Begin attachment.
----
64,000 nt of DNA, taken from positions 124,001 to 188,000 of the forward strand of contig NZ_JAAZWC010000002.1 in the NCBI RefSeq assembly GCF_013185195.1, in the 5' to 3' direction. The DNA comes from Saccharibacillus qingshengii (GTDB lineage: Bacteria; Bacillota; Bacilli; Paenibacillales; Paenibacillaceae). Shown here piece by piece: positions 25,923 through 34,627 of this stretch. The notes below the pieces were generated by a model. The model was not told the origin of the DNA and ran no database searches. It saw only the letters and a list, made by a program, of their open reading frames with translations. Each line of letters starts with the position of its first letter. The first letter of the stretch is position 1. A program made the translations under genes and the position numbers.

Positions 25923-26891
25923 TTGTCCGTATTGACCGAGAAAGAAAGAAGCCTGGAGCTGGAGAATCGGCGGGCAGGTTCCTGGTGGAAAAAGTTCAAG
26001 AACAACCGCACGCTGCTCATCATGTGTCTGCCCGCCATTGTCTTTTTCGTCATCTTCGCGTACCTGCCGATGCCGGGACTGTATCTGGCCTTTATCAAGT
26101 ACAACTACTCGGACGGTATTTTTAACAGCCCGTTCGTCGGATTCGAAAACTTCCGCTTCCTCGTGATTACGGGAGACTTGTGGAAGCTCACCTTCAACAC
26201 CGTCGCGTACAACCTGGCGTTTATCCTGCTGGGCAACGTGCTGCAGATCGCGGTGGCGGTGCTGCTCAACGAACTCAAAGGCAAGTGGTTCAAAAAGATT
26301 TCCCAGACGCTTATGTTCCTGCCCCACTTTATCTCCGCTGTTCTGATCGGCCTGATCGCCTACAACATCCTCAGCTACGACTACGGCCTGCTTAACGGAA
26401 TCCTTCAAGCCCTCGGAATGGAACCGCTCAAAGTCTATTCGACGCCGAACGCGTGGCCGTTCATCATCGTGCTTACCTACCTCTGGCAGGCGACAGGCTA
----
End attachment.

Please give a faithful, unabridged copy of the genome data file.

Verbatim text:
64,000 nt of DNA, taken from positions 124,001 to 188,000 of the forward strand of contig NZ_JAAZWC010000002.1 in the NCBI RefSeq assembly GCF_013185195.1, in the 5' to 3' direction. The DNA comes from Saccharibacillus qingshengii (GTDB lineage: Bacteria; Bacillota; Bacilli; Paenibacillales; Paenibacillaceae). Shown here piece by piece: positions 25,923 through 34,627 of this stretch. The notes below the pieces were generated by a model. The model was not told the origin of the DNA and ran no database searches. It saw only the letters and a list, made by a program, of their open reading frames with translations. Each line of letters starts with the position of its first letter. The first letter of the stretch is position 1. A program made the translations under genes and the position numbers.

Positions 25923-26891
25923 TTGTCCGTATTGACCGAGAAAGAAAGAAGCCTGGAGCTGGAGAATCGGCGGGCAGGTTCCTGGTGGAAAAAGTTCAAG
26001 AACAACCGCACGCTGCTCATCATGTGTCTGCCCGCCATTGTCTTTTTCGTCATCTTCGCGTACCTGCCGATGCCGGGACTGTATCTGGCCTTTATCAAGT
26101 ACAACTACTCGGACGGTATTTTTAACAGCCCGTTCGTCGGATTCGAAAACTTCCGCTTCCTCGTGATTACGGGAGACTTGTGGAAGCTCACCTTCAACAC
26201 CGTCGCGTACAACCTGGCGTTTATCCTGCTGGGCAACGTGCTGCAGATCGCGGTGGCGGTGCTGCTCAACGAACTCAAAGGCAAGTGGTTCAAAAAGATT
26301 TCCCAGACGCTTATGTTCCTGCCCCACTTTATCTCCGCTGTTCTGATCGGCCTGATCGCCTACAACATCCTCAGCTACGACTACGGCCTGCTTAACGGAA
26401 TCCTTCAAGCCCTCGGAATGGAACCGCTCAAAGTCTATTCGACGCCGAACGCGTGGCCGTTCATCATCGTGCTTACCTACCTCTGGCAGGCGACAGGCTA